And what about content? As I’m sure we all know, content has a powerful pull of its own. The chemical release of the brain in response to content is what has kept the pornography industry thriving since its inception. Not only is dopamine heavily involved in the viewing of porn, but if orgasm is also involved, pornography will release a powerful dose of the bonding chemical oxytocin – the same neuromodulator which bonds mothers to babies, and sexual partners to one another. Similarly, heightened states of fear and stress influence the release of adrenaline and cortisol in the body. Ever seen the local news? It only airs four times a day.
Now that we have a better picture of what Dr. Swingle was referring to when she called today's “i-tech… the perfect storm of process and content.” Not only do we still have the original heavy hitters like gaming and pornography, but now we also have to deal with the new wave of social media apps which combine the best of both worlds. These apps have content similar to the nightly news, mixed with content bordering on pornography, mixed with how to make a great lasagna, delivered to us (along with likes and comments) on an intermittent reward schedule, tied up nicely in an interactive package that allows for a pleasurable user experience full of vibrant colors, sounds, and animations. Oh yeah, and I forgot to mention, the “I” in Swingles “I-tech” refers not only to the word interactive, but also internet-based. When an app is internet-based it implies a certain amount of access we have to it. Which, currently, is unlimited.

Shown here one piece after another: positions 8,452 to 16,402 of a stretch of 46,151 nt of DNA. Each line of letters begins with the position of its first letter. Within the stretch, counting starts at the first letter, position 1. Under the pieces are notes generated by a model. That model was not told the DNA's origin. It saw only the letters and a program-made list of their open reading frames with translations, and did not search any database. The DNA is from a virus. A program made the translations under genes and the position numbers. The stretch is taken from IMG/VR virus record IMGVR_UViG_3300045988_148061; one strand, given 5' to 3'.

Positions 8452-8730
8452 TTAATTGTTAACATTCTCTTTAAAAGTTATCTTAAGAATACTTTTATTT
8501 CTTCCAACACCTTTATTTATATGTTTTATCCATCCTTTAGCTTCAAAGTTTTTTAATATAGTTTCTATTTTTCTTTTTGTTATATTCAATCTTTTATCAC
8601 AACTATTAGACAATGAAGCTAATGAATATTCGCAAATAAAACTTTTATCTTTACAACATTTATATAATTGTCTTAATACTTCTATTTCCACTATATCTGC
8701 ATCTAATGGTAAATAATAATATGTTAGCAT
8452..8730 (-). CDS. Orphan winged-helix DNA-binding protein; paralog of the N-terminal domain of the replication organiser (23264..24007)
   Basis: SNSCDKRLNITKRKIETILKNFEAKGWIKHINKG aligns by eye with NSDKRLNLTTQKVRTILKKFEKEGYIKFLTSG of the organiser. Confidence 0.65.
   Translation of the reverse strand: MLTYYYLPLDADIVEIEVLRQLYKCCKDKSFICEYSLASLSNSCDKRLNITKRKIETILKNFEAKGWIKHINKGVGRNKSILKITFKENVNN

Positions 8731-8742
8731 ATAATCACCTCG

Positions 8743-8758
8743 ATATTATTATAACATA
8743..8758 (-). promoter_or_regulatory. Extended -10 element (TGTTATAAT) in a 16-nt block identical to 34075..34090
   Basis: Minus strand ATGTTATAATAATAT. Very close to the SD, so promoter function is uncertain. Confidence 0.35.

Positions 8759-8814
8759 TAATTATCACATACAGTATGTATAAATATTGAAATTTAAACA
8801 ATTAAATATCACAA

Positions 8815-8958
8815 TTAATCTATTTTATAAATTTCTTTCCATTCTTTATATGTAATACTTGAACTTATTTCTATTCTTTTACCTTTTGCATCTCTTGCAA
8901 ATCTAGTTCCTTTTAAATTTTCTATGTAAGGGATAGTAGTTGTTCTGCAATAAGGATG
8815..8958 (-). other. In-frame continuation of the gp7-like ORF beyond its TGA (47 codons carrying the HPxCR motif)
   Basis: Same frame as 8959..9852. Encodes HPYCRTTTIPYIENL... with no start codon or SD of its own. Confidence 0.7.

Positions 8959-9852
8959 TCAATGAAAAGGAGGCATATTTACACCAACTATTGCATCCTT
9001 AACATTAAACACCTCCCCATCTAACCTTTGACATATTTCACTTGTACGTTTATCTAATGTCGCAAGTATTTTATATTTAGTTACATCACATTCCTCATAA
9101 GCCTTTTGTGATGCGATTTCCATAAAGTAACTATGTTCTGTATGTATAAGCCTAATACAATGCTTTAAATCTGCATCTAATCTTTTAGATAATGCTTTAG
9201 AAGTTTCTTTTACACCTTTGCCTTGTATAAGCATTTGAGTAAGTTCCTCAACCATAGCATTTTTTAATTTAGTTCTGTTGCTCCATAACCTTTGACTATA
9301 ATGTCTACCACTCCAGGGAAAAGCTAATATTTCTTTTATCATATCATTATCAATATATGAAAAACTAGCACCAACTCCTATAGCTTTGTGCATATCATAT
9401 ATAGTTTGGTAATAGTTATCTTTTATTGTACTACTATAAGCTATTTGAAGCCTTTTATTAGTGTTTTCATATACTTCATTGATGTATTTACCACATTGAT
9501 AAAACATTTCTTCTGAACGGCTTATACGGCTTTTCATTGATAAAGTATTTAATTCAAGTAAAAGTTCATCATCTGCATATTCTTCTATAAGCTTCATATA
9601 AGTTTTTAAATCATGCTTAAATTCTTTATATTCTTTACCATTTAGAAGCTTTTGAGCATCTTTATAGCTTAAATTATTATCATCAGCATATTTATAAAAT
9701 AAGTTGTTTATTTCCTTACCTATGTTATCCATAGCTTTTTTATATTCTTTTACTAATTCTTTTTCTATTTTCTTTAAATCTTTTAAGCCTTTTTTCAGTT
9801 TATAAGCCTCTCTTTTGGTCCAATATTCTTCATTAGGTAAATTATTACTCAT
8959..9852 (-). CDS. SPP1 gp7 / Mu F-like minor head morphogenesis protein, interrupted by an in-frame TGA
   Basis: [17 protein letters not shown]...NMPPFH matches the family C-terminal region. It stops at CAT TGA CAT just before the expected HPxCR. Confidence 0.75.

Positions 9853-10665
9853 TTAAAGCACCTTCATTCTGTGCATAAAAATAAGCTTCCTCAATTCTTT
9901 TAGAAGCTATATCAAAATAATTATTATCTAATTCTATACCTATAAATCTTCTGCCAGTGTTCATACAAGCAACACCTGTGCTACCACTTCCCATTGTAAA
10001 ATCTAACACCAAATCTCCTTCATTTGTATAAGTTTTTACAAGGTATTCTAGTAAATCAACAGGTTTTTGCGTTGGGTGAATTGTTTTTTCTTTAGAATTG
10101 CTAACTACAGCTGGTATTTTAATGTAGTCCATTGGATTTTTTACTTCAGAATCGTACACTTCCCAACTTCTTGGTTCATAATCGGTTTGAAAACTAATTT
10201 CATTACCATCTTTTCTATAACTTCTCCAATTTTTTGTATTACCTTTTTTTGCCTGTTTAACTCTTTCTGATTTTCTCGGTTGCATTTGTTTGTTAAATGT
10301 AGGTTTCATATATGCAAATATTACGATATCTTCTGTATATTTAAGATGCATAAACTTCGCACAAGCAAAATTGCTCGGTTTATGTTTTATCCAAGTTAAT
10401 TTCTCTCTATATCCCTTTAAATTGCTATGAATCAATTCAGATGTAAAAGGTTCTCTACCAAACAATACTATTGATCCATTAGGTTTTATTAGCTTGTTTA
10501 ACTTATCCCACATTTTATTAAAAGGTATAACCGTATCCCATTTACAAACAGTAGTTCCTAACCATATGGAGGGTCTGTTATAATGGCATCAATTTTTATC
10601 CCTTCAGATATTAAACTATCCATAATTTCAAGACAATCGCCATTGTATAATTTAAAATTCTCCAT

Now, this newsletter is not intended to be a strike against technology. Quite the opposite. Advances in technology are exactly what allows us to help people using neuroimaging and neuromodulation techniques. To reference one of the basic principles of toxicology – the dose makes the poison.
We cannot continue to indiscriminately consume mass amounts of I-tech without suffering the consequences (and many of us already are). Much like alcohol consumption and overeating, i-tech has become socially sanctioned, and it is now considered “normal” to be locked into our devices nearly at all times. However the symptoms emerging from Digital Addiction are all but normal. Depression, Anxiety, Obsessive Compulsive Disorder, Sexual Dysfunction, to list just a few.
Dr. Swingle's research is uncovering more consequences of digital addiction every day, the most frightening of which emerge when children under the age of three are introduced to i-tech and can create an emotional attachment with the device rather than their caregiver. This of course has huge implications for developmental milestones in a child’s brain, most of which can only be reached through interactions with other humans.
Here are some resources and interventions for you to begin the process of breaking the invisible chain.
Hacks like turning your phone on greyscale mode can be amazing tools to begin the process of breaking free, but sometimes we need more neurological, cognitive, and therapeutic support to have real success. Our faculty of seasoned neuro and talk therapists specialize in helping people with addiction, depression, anxiety, trauma & grief, and much more. Our human experience is so complex and stressful, and especially during times like these, it is helpful to have a treatment team that can come alongside you.
To schedule your appointment and get more information, call us today at (970) 281-7872 or visit aspenneurofeedback.com to get started.
Director of Neurotherapy